Tuesday, August 28, 2007

Inter-religious conflict finds forum for no-holds-barred dialogue in Bangalore

Meta-CultureEvery once in awhile, if we are fortunate, we meet an individual that intuition tells us is destined for great things.

My friend Ashok Panikkar is one of those individuals. Ashok, who left Boston and returned to his native Bangalore two years ago, founded Meta-Culture, Bangalore's first center for dialogue and conflict transformation. When I interviewed Ashok in July 2005, he described his goals for Meta-Culture:
Meta-Culture is in the process of creating India’s first integrated conflict management group. The vision is to help people develop skills of discourse that are non-adversarial and built around the principles of dialogue rather than debate (even though there are situations where, for instance, Socratic debate can play a very useful part in helping to clarify ideas and challenge the mind). In doing so we can change the climate and culture of discourse so that individuals, organizations and societies can respond to differences with understanding and skill instead of doing so from anger, ignorance, fear, animosity or misplaced righteousness.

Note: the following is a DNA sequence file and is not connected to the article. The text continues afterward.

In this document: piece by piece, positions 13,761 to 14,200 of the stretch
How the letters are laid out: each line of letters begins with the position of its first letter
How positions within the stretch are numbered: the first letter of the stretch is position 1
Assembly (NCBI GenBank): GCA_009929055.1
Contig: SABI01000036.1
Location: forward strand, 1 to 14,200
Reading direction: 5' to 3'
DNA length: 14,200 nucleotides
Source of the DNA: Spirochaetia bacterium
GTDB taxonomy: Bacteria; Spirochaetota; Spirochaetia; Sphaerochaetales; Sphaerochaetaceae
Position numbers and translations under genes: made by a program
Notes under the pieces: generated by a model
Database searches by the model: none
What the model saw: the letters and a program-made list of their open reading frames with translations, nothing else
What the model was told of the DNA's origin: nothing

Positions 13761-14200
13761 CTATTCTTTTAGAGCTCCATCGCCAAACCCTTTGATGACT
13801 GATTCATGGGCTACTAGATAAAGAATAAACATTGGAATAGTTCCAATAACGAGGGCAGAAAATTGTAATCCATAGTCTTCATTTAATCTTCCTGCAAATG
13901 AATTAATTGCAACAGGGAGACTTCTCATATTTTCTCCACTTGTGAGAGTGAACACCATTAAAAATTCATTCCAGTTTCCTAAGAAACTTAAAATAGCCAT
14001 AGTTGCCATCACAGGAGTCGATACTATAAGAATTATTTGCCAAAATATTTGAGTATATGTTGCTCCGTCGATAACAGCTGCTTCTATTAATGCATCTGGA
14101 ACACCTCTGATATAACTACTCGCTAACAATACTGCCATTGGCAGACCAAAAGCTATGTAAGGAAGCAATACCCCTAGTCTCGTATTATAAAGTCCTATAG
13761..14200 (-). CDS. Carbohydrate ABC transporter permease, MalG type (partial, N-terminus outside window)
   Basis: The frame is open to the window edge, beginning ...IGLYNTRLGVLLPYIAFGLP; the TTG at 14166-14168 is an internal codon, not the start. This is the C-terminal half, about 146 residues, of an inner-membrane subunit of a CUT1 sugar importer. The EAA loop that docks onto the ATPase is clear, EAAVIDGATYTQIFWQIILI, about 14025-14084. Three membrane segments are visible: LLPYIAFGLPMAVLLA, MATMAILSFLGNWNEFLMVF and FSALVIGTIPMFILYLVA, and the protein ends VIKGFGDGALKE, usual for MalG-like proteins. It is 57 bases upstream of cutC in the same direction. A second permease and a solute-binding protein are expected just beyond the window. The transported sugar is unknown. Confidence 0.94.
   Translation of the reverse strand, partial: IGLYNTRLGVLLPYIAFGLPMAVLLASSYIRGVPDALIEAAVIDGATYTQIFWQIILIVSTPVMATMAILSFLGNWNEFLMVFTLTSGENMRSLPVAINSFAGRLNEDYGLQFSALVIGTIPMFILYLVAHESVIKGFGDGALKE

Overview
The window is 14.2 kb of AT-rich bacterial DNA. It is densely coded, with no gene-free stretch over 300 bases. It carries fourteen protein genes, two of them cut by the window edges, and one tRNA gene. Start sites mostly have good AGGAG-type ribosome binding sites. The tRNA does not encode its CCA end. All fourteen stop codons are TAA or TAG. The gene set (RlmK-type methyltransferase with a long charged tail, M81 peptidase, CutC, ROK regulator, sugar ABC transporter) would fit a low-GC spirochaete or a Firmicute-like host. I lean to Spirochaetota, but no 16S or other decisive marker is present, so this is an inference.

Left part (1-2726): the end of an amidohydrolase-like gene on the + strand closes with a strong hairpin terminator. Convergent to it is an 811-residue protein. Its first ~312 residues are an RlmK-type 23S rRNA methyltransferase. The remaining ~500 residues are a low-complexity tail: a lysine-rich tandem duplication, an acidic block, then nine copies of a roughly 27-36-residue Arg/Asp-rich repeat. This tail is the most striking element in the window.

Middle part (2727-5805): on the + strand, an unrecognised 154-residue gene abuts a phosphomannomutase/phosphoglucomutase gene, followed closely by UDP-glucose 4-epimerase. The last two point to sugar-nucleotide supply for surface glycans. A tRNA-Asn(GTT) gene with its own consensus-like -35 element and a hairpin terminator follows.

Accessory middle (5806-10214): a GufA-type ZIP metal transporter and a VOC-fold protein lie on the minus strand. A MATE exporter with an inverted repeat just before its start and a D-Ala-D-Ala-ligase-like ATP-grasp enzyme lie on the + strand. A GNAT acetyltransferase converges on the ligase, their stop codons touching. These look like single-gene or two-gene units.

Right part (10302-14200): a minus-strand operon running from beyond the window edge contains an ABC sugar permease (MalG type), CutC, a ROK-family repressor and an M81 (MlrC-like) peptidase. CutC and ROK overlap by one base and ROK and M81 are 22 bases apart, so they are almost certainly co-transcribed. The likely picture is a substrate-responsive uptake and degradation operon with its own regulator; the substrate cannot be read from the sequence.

Our mission is to engage in or promote activities that can help advance this vision. To this end we are engaged in consulting, research and education in the areas of ADR, especially mediation; facilitation; coaching; design of conflict and dispute management systems; and consensus building. Right now our focus is to establish Meta-Culture as a sustainable consulting practice. Very soon we will be setting up a separate division that will service the NGO and governmental sectors.
Unsurprisingly, Meta-Culture today is thriving, keeping Ashok and his staff busy. One of its projects, Meta-Culture Dialogics, a non-profit trust, recently attracted the attention of India media.

The purpose of this project has been to promote dialogue among Hindu, Muslim, Christian and Buddhist groups to discuss matters of importance over the course of 10 sessions. These sessions were not designed to get people "holding hands and singing Kumbaya" in the hopes of simply sweeping differences under the rug, as Ashok told me in a recent phone call.

According to Ashok, who was interviewed by The Hindu, "We are not into preaching peace, tolerance and harmony. Instead, we provide a platform for communities to talk about what is bothering them the most about the other community" and to ask each other the hard questions to give issues the healthy airing that honest dialogue can produce.

You can read more about this "Inter-faith dialogue for conflict resolution" as reported in an online edition of The Hindu.